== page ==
The American Library Association’s democracy statement reads, in part: “Democracies need libraries. An informed public constitutes the very foundation of a democracy; after all, democracies are about discourse—discourse among the people. ... It must ensure that citizens have the resources to develop the information literacy skills necessary to participate in the democratic process.” This might seem like some pretty big shoes to fill, but there is truth to it. Public libraries help us stay informed and keep us kind.
For library staff, it is important to assess whether or not a patron is interested in formats other than print, especially as more and more library collections go online. However, we face a challenge because finding and recommending books in this digital age can quickly become a game of Twenty Questions, for staff and patrons:
- Are you looking for a physical book today or have you tried electronic books?
- Do you prefer to read e-books? Have you ever tried listening to e-audiobooks?
- Do you have an email address that you know the password for?
- Have you downloaded materials before?
- What device are you using?
While all of these questions can leave everyone feeling overwhelmed, we need to ensure we are finding and recommending books in a variety of formats, so that readers have options that suit their needs. E-resources may be suggested for a number of reasons including accessibility, convenience, a learning opportunity and as a solution to the persistent problem of long hold waitlists.
A new e-resource borrower
If you are lucky enough to get a patron who is interested in, or has heard of electronic resources (e-resources) but has never tried downloading one, seize the opportunity to show them! As with anything new, start your reader off slowly and don’t overload them with a ton of information upfront. Just as you don’t share the nitty gritty details of the library system, don’t overwhelm a new e-resource borrower.
Start the introduction to e-resources with a printed handout that acts as a step-by-step guide for the platform they are using. For example, Getting started with OverDrive is a great one for the patron to take home and reference after the interaction is over. The power of handouts: They never fail to reassure even the most timid beginner and we can encourage patrons to write notes on the handout along the way.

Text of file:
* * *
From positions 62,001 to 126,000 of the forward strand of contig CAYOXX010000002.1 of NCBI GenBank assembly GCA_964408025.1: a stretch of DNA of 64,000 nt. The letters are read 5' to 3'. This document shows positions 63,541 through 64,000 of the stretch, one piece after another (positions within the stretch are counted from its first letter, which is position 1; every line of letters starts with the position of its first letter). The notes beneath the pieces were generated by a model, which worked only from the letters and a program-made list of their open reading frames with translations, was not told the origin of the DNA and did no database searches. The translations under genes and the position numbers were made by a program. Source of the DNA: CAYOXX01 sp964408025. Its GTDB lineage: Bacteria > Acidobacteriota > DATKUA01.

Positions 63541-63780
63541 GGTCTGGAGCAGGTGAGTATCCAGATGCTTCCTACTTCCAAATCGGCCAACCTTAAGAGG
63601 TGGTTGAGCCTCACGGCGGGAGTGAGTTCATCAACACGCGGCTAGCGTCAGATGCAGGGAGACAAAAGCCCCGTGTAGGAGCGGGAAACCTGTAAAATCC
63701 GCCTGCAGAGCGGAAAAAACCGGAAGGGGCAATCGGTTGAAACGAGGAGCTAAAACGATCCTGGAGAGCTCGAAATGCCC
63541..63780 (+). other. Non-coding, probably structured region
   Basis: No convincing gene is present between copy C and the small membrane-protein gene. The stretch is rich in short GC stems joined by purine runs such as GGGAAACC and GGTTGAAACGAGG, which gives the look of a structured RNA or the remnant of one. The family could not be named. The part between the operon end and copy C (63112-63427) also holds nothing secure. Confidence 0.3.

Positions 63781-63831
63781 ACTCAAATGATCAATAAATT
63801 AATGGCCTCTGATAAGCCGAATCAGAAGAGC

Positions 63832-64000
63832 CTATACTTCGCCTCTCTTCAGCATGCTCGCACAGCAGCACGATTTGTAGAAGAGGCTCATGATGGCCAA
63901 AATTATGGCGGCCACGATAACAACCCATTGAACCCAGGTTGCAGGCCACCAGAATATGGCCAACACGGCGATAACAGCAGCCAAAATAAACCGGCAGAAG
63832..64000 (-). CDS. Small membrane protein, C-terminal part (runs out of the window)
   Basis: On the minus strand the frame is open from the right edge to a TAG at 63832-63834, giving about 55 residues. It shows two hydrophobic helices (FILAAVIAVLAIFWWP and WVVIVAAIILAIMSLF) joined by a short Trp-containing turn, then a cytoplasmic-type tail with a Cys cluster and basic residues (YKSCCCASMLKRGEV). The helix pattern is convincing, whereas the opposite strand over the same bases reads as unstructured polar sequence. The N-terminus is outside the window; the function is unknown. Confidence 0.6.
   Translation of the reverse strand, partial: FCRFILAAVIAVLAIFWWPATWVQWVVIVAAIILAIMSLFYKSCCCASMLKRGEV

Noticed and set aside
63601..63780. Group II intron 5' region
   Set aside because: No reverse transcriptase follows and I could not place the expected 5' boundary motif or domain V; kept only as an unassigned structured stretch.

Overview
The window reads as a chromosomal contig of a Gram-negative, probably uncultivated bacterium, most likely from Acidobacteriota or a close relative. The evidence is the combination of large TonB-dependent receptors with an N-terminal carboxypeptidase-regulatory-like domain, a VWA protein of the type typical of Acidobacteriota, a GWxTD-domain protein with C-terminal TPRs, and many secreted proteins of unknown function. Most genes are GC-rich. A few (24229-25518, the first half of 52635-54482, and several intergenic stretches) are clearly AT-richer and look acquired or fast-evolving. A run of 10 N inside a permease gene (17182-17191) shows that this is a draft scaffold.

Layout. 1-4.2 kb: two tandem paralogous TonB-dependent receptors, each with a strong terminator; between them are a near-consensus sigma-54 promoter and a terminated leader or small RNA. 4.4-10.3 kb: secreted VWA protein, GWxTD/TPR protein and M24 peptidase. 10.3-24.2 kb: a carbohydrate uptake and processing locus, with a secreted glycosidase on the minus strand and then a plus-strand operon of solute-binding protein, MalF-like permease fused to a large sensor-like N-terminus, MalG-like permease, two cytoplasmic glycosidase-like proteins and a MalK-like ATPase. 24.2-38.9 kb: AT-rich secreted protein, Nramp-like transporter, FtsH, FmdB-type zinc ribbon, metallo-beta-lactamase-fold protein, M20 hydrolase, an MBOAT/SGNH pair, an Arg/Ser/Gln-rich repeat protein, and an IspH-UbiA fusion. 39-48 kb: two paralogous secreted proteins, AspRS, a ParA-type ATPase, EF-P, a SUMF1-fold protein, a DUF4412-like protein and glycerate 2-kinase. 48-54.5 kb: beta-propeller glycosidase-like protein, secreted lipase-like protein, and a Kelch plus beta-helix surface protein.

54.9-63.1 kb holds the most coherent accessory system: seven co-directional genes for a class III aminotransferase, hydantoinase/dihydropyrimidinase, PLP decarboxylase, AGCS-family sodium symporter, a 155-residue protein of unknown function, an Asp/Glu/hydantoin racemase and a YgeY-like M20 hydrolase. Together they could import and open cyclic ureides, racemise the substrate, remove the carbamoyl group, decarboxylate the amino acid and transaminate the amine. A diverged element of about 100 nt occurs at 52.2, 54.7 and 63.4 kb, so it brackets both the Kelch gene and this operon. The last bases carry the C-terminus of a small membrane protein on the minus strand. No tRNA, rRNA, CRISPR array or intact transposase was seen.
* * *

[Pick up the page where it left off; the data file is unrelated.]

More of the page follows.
Then stick to the basics and explain the nature of the materials as well as how to use the library system to find and borrow them:
- What “e-resource” means: reading material in a digital format such as e-books, e-audiobooks, e-magazines, e-articles, etc.
- How to search for a specific title/author
- How to browse the shelves
- How to download (i.e. enabling offline reading)
- How to return/renew
- The added perk of no late fees
Becoming system savvy
Your next step (time permitting) can be to register the patron using their account information. Often, we face a roadblock at this stage of the process as the patron may not have an email address or doesn’t remember their library password. If this happens, they will likely have to come back or book some dedicated time with a staff member to finish this part of the process. The good news is we can still show patrons what the site/app looks like. If it peaks their interest, it may entice them to return even sooner.
Once the patron is registered (bonus points if it can be set up on their personal device!), a quick tour of the website/app is next in line and the handout you provide in the beginning of the interaction can come in handy here: AKA, a place where they can write down their login information.
When to avoid recommending e-resources
When a patron only wants a regular print book they often clearly indicate this preference to staff. Other signs include the patron showing a lack of interest in technology, the fact they do not have internet at home, or perhaps a lack of time and energy to learn something new. In this case, leave the offer open, but respect their preference and stick with print.
At the end of the interaction, give the patron the chance to try downloading an e-resource on their own. They can sit nearby at the desk or take the device to another part of the library, but preferably have them try it in the building with staff nearby to assist.
Most importantly, encourage them to share how they made out when they come in for their next visit so that you can enjoy the satisfied smiles of a new e-resource borrower.
Reagan Kapasi is a Youth Services Librarian at the Toronto Public Library.